A DNS, or Domain Name Service, translates human-readable names like google.com to numbers more suitable for computers to locate an actual machine on the network and talk to it.

Why should I care?

Every page loaded in your browser starts with a DNS request to locate the machine that hosts the website.

Whoever has access to your DNS account can render your application inaccessible to most users for all intended purposes.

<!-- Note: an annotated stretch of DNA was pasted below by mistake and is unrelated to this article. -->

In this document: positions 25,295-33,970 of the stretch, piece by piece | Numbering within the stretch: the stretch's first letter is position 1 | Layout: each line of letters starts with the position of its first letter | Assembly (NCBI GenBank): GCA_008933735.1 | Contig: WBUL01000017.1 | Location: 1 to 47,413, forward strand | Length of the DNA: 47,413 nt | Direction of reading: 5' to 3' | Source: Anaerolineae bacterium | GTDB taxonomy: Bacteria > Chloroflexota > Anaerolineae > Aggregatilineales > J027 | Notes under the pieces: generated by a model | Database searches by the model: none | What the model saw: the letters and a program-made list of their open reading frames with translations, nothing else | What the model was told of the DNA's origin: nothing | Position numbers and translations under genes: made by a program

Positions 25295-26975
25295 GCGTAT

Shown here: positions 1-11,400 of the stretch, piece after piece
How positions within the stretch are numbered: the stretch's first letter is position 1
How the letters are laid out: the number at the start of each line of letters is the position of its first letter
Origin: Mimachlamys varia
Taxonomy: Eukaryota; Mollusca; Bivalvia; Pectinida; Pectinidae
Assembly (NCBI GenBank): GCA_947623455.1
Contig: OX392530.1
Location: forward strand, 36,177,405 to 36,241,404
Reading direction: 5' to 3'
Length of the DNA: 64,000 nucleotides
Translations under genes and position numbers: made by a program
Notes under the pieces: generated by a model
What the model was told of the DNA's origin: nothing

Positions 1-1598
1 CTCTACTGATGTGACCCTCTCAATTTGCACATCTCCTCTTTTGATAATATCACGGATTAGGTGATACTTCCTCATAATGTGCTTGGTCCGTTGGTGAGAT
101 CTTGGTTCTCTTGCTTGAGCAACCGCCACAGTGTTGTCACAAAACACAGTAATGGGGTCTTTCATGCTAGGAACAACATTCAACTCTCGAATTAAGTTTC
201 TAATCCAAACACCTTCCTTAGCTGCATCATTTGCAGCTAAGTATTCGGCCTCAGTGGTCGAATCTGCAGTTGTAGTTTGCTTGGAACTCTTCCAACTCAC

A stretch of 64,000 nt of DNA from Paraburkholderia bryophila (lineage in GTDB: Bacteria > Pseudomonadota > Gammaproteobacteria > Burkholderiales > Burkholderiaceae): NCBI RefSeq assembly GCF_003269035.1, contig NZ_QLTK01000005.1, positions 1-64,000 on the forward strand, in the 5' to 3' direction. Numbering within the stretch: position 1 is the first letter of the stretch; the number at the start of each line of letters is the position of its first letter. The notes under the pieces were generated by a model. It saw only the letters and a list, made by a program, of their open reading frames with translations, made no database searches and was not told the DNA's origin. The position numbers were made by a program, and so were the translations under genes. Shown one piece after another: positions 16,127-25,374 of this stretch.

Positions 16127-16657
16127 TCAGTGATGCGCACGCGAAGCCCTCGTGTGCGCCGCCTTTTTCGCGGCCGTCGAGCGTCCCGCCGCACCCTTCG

How does it work?

There are different national organizations responsible for the top level-domains (.com, .org, etc.). In some cases, the jurisdiction, responsible for the top-level domain (ex: Colombia for .co domains) matters to keep your site accessible to users or verify the domain’s legal owner.

Once you have chosen a hosting platform and e-mail provider for your application, there is a one-time setup to add DNS records that point to the machine location that hosts your application.

A CDN or load-balancer is often the entry point to the application. As such, DNS records typically point there.